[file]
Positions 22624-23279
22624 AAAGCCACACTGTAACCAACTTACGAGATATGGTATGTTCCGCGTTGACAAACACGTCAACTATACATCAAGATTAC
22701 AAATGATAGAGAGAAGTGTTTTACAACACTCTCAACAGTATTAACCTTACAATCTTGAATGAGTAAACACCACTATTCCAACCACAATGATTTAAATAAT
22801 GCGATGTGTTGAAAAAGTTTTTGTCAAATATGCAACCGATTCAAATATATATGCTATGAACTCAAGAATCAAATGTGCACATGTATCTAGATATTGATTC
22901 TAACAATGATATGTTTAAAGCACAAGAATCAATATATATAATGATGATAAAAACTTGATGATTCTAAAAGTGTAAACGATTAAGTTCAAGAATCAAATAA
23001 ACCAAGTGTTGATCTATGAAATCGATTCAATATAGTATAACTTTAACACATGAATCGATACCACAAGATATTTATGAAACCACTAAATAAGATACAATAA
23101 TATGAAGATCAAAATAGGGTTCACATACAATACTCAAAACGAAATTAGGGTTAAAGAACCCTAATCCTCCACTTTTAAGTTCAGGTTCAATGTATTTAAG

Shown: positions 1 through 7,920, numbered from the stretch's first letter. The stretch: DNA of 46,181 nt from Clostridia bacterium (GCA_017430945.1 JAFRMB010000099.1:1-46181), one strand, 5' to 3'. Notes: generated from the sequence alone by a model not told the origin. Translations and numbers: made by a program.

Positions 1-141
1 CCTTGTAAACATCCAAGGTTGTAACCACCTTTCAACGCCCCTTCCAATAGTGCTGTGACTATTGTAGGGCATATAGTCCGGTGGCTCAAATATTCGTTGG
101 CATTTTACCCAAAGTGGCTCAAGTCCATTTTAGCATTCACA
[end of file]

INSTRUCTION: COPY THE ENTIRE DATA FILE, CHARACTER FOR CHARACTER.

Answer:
Positions 22624-23279
22624 AAAGCCACACTGTAACCAACTTACGAGATATGGTATGTTCCGCGTTGACAAACACGTCAACTATACATCAAGATTAC
22701 AAATGATAGAGAGAAGTGTTTTACAACACTCTCAACAGTATTAACCTTACAATCTTGAATGAGTAAACACCACTATTCCAACCACAATGATTTAAATAAT
22801 GCGATGTGTTGAAAAAGTTTTTGTCAAATATGCAACCGATTCAAATATATATGCTATGAACTCAAGAATCAAATGTGCACATGTATCTAGATATTGATTC
22901 TAACAATGATATGTTTAAAGCACAAGAATCAATATATATAATGATGATAAAAACTTGATGATTCTAAAAGTGTAAACGATTAAGTTCAAGAATCAAATAA
23001 ACCAAGTGTTGATCTATGAAATCGATTCAATATAGTATAACTTTAACACATGAATCGATACCACAAGATATTTATGAAACCACTAAATAAGATACAATAA
23101 TATGAAGATCAAAATAGGGTTCACATACAATACTCAAAACGAAATTAGGGTTAAAGAACCCTAATCCTCCACTTTTAAGTTCAGGTTCAATGTATTTAAG

Shown: positions 1 through 7,920, numbered from the stretch's first letter. The stretch: DNA of 46,181 nt from Clostridia bacterium (GCA_017430945.1 JAFRMB010000099.1:1-46181), one strand, 5' to 3'. Notes: generated from the sequence alone by a model not told the origin. Translations and numbers: made by a program.

Positions 1-141
1 CCTTGTAAACATCCAAGGTTGTAACCACCTTTCAACGCCCCTTCCAATAGTGCTGTGACTATTGTAGGGCATATAGTCCGGTGGCTCAAATATTCGTTGG
101 CATTTTACCCAAAGTGGCTCAAGTCCATTTTAGCATTCACA